You have to feel sorry for the poor aravah, the willow branch waved together with the other three species of the arba’ah minim on Succoth. It lacks the fragrance of the etrog and the myrtle, and, unlike the date-palm, it has no fruit. The willow has come to represent the simple folk who are neither learned in Torah nor respected for numerous good deeds.
And yet, according to an ancient oral tradition, the aravah becomes the star of the show on Hoshanah Rabbah, the last day of the Succoth holiday. When the Temple stood in Jerusalem, the kohanim would raise tall willow boughs around the altar. In synagogues nowadays, after waving all four species, we set aside the other three species and raise the willow alone. And then, at the end of the Hoshanah prayers, the congregants beat the willow on the floor.
Why does the lowly willow merit this special attention? And what is the meaning of the age-old custom of striking the floor with willow branches?
Rav Kook related the following story one holiday evening in his sukkah. The incident took place in Jaffa, where Rav Kook served as chief rabbi from 1904 to 1914. One Shabbat day, a secular photographer came and disturbed the Sabbath peace in a religious neighborhood. In total disregard for the local religious sensibilities, he set up his tripod and camera in the middle of the street and began taking pictures.
This public desecration of the Sabbath deeply angered the local residents. One man who was particularly incensed by the photographer’s insensitivity took a pail of water and thoroughly soaked the Sabbath-desecrater. Naturally, the photographer was indignant. He was so confident in the justice of his cause that he registered a complaint against the water-douser — at the beit din (religious court) of the rabbi of Jaffa, Rav Kook.
Rav Kook told the photographer, ‘I see that you fail to understand the severity of desecrating the Sabbath in public, but you should realize that your action was a serious affront to the community. You entered a neighborhood of Sabbath-observers and offended them deeply.
‘Or course, the correct course of action for the residents would have been to rebuke you verbally. Perhaps you would have understood the seriousness of your actions and stopped. Had that man consulted with me first, I would have advised him not to throw water on you.
‘However, he didn’t ask, but reacted spontaneously. You should know that on occasion, such impulsive reactions are justified. When people disregard societal norms and cross accepted boundaries, regardless of the implications for others, it is often the spontaneous reaction that most effectively prevents future abuse.
‘Such an occasion took place when the Israelites were in the desert and Pinchas responded, not accordingly to the normative Halachah, but as a zealot: “Kena'im pogim bo” (‘Zealots punish them’ — Num. 25:6-8; Sanhedrin 82a). If Pinchas had asked beforehand, he would have been instructed not to kill Zimri. But since his act was done sincerely and served to prevent future violations, his zealous deed was approved after the fact.’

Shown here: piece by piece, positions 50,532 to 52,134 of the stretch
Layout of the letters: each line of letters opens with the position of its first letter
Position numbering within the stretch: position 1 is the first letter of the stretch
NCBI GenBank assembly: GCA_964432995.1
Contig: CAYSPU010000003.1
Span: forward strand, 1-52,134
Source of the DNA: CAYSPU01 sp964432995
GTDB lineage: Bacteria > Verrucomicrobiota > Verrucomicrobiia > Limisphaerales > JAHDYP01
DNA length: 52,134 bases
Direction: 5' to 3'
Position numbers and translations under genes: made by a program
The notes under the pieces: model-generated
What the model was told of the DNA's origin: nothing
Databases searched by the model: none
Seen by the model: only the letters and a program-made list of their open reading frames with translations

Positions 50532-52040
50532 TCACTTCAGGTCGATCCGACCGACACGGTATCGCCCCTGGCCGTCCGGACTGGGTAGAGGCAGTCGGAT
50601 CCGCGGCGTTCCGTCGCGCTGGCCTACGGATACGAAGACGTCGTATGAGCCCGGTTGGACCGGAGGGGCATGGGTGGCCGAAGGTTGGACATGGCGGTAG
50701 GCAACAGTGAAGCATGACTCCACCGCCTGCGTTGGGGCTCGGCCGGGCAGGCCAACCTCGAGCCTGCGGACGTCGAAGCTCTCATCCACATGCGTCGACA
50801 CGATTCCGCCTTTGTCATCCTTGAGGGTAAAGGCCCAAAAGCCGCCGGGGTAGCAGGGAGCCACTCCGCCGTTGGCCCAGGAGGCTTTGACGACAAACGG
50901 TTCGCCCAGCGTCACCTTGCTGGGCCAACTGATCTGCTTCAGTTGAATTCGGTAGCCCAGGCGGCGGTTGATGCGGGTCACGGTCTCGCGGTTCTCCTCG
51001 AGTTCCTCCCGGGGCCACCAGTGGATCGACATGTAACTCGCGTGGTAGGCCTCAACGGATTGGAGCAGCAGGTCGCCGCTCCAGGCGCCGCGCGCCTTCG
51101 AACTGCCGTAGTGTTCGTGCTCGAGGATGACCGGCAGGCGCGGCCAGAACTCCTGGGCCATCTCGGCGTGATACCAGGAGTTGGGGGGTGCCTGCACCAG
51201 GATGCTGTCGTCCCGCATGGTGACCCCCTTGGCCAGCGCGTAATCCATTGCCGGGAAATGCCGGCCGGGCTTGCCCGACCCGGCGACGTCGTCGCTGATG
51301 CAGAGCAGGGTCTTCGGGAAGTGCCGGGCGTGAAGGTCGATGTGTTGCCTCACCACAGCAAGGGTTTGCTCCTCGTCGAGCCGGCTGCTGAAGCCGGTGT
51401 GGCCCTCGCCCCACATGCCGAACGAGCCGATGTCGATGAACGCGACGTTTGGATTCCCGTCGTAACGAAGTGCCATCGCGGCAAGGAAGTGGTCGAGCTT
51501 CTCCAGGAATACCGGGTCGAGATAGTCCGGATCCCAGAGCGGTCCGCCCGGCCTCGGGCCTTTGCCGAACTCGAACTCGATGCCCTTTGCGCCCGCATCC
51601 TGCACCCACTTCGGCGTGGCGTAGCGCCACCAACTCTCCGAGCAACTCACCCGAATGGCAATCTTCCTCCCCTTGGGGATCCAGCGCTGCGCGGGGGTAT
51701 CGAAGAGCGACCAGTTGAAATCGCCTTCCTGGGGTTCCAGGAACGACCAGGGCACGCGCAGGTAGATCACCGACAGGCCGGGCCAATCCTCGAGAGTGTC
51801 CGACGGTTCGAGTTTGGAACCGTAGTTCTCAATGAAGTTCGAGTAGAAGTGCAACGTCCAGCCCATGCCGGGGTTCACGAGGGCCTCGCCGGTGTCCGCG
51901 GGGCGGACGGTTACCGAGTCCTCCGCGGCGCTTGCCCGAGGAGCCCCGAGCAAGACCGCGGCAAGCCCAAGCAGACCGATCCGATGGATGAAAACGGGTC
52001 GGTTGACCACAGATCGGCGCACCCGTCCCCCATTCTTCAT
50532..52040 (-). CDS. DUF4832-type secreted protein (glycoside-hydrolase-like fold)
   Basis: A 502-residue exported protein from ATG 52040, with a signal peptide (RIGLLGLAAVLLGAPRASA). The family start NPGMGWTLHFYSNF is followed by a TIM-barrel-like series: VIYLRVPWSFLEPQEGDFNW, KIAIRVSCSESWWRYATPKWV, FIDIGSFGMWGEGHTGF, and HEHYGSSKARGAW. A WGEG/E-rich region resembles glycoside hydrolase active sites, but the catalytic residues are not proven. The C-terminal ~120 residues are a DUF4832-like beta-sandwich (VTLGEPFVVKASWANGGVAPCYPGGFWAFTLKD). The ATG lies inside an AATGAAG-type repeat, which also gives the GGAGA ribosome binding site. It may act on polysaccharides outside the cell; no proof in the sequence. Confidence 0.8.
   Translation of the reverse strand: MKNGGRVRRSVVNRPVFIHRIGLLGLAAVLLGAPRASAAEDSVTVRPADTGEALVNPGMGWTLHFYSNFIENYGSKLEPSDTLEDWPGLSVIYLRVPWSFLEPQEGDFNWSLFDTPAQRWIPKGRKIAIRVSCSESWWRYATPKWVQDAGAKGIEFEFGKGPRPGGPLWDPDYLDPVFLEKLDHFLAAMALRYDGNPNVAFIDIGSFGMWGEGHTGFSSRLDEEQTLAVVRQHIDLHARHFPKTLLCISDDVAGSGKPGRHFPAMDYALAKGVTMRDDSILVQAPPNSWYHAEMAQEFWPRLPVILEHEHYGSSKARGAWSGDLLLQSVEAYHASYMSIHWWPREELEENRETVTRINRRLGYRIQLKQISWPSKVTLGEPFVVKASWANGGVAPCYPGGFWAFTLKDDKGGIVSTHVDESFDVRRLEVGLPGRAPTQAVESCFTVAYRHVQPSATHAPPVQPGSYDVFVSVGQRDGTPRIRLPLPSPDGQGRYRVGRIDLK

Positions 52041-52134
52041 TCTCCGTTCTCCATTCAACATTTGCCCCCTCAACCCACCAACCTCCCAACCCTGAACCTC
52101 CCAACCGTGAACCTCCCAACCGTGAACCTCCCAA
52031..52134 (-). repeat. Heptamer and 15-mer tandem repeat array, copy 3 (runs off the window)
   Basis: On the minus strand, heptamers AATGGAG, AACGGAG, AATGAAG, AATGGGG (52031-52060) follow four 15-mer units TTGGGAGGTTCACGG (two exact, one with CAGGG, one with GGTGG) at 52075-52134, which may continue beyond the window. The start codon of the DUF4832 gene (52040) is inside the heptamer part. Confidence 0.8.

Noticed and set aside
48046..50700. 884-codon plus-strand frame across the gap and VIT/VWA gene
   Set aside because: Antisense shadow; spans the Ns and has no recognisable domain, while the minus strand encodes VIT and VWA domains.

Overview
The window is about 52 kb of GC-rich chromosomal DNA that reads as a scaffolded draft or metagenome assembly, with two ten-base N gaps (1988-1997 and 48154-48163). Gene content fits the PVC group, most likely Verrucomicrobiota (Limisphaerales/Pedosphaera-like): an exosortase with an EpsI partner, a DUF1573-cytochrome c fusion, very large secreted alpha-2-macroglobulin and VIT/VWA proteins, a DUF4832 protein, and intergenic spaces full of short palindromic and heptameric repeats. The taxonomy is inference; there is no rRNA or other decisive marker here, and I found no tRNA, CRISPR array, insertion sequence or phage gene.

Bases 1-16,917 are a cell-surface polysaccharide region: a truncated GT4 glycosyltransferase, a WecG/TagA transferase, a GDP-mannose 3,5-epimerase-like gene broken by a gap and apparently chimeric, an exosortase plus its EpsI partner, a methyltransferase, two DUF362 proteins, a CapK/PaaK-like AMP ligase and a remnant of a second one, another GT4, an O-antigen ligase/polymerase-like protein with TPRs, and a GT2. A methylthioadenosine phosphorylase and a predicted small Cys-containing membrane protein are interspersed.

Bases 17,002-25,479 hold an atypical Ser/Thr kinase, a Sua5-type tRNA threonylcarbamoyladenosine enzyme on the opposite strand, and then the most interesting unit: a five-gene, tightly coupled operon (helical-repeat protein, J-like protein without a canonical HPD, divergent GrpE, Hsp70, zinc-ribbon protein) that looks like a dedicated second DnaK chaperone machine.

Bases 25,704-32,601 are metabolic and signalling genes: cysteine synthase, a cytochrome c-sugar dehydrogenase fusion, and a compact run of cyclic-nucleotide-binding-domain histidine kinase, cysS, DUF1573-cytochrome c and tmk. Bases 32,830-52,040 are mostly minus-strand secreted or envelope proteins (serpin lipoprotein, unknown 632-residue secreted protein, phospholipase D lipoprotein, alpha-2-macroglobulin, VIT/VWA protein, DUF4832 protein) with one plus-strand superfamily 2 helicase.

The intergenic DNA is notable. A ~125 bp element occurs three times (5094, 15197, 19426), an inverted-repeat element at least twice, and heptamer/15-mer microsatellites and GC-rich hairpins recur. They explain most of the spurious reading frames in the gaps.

What about the willow and Succoth? Rav Kook continued his explanation that evening:
The lowly willow represents the common folk, unlearned and lacking exceptional deeds. Yet, these ‘willows’ are blessed with an abundance of common sense and are unencumbered by sophisticated calculations. As a result, they have filled important roles in the history of the Jewish people.
In Talmudic times, there was a sect called the Boethusians who disagreed with many of the rulings of the Sages. One disagreement concerned the willow ceremony. The Boethusians prohibited observing this ceremony on the Sabbath. One year, when Hoshanah Rabbah fell on the Sabbath, the Boethusians took the willows and covered them with stones. They knew the Rabbis would not permit moving the stones on the Sabbath since stones are muktzeh (various categories of objects, such as stones, money, and work tools, that the Rabbis prohibited to be handled on the Sabbath in order to safeguard the sanctity of the day).
On Shabbat morning, however, some simple folk who were ignorant about the prohibition of muktzeh pulled out the willow boughs from under the stones. Then the kohanim were able to raise the willows alongside the altar (Sukkah 43b).
Why does the Talmud emphasize that this praiseworthy act was performed by common folk? By covering the boughs with stones, the Boethusians had placed the Sages in a quandary. If the willow boughs were not used, the Boethusians could cite this as proof that the rabbis had conceded to their opinion that willows should not be raised on the Sabbath. On the other hand, if the rabbis decided to move the stones, the Boethusians could have announced that the rabbinic prohibition of muktzeh had been abolished.
Fortunately, the problem never materialized. The simple Jews resolved the dilemma in their own typical manner. They did not ask questions; rather, alarmed by the scandal, they responded by simply removing the willows from under the stones.
The custom to hit the floor with willows does not mean that we wish to ‘punish’ the willow, as is often thought, for its lack of Torah and good deeds. Rather, it is meant to demonstrate that the willow is also a force to be reckoned with — a natural, healthy power that is part of the arsenal of the Jewish people. We do not strike the willow. We strike with the willow.
(Silver from the Land of Israel. Adapted from Mo'adei HaRe’iyah, pp. 111-113.)